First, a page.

The reason that the decline in LCC’s membership numbers is concerning is not because it threatens the institution; it’s concerning because it suggests we are ailing in our attempts to bring Christ to those who do not know Him, and to nurture in the faith those who do.

So how do we address the decline in Lutheran Church–Canada’s numbers? Answering this question requires significant soul searching. More than that, it requires a significant turning to God in prayer. It is not merely lip-service when we say that God is the ultimate source of the Church’s life. He and He alone can bring the renewal our nation—and our church body—so desperately needs. And it is on Him we must rely for strength and guidance.

But God also works through means. He uses pastors to preach the Gospel and administer the sacraments. He uses deacons to support the work of the church. He uses faithful laypeople to share the Good News of Christ with friends and family. As we seek to live out these vocations together as Christ’s church in Canada, let us consider especially the following ways in which we might focus our attempts.

First, we can encourage faithful young Lutherans to have families. The birthrate in Canada has been declining for some time; as of 2011, it had dropped to 1.61 children per woman of childbearing years in 2011. Consider this: if faithful Lutherans follow the Canadian average, then that means for every two Lutheran couples only three children are being born. Four parents give birth, collectively, to just three children. Obviously, that’s not a self-sustaining model.

The Scriptures tell us that “children are a gift from the LORD” (Psalm 127:3). Do we live as if that were true? We can all ask ourselves how we can better support young families in our churches, helping them to raise their children in the faith.

This means following up on baptism. We’ve already noted increases in the number of children being baptized in LCC congregations. Nevertheless, it is sad but true that a significant number of those baptized never make it to confirmation. It’s absolutely vital that church workers maintain a relationship with the parents of young children, visiting them and encouraging them to raise the children in the faith into which they were baptized. We have some reason for hope on this front: the number of serving pastors in LCC has grown to 245 in 2013, from 216 in 2010. And the average church member has a role to play here too, praying for the newly baptized and establishing relationships with these young families.

Something else all Christians can do to is to engage more deeply with Scripture. God tells us that His Word is both the source of faith (Romans 10:17) and its nourishment (Matthew 4:4). It is unsurprising therefore that a recent Canadian study found that those who regularly read Scripture are both more likely to attend church services and to talk to others about their faith outside of religious services. Those in the Word themselves are more likely to share the Word with others. One of the first steps in learning to share the Gospel with friends and family is to engage more deeply with Scripture ourselves.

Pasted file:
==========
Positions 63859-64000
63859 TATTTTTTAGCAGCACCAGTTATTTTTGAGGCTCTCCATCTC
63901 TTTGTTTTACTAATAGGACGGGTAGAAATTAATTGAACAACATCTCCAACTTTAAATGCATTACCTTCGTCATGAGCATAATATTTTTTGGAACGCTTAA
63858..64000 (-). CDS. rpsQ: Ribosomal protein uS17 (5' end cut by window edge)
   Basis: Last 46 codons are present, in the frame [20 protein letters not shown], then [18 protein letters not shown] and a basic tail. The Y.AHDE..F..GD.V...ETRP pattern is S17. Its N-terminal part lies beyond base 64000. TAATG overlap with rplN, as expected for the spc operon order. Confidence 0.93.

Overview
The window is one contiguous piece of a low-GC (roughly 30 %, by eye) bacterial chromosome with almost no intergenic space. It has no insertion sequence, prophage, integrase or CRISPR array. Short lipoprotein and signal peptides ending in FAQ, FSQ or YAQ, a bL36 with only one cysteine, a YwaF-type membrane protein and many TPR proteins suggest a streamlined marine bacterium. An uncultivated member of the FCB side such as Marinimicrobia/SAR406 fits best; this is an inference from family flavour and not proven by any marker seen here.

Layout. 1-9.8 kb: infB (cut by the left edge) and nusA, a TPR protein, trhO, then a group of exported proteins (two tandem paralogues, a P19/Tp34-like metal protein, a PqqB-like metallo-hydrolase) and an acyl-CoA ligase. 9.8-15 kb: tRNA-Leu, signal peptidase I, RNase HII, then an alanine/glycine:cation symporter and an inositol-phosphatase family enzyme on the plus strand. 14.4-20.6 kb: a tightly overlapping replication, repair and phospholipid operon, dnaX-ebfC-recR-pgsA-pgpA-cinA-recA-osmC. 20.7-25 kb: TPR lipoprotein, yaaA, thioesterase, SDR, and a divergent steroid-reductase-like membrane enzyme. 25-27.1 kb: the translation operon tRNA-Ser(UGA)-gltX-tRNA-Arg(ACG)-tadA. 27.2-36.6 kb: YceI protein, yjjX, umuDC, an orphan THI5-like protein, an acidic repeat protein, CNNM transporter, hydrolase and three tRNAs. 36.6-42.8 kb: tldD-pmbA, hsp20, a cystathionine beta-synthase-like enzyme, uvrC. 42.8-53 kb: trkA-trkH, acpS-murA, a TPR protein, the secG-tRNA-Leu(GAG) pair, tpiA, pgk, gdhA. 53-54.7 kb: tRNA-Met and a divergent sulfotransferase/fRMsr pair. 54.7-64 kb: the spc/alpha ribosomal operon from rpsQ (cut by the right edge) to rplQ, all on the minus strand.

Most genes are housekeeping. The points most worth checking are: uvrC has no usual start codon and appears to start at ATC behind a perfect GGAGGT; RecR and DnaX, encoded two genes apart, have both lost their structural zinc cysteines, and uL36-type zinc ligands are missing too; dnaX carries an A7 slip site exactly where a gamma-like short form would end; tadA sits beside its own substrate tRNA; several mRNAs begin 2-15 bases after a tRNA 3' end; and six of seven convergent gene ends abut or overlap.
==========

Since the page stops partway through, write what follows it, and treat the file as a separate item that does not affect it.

Finally, we can look for new opportunities. As another article in this issue of the magazine notes, the face of the “average Canadian” is changing. Immigration is transforming Canadian evangelism. Maybe your Canadian-born friends are less interested in religion today than they were a decade ago, but chances are your immigrant neighbour is more receptive. How are you and your congregation reaching out to these new Canadians eager to hear the Gospel?

These are all thoughts on, not solutions to, the decline of Christianity in Canada. But discipleship—both of ourselves and others—begins with careful thought and examination. “For which of you, desiring to build a tower, does not first sit down and count the cost, whether he has enough to complete it?” Jesus asks (Luke 14:28).

Let us trust the Builder of the Church to make it strong, and then let us act accordingly. May the Holy Spirit bless us, giving us good words to speak and good works to do. And may He soften hearts to hear the Gospel He sends us to proclaim.


Mathew Block is editor of The Canadian Lutheran and Communications Manager for Lutheran Church–Canada.

Leave a Reply

Posted By: Matthew Block
Posted On: August 17, 2015
Posted In: Feature Stories, Headline, Table Talk,

More Resources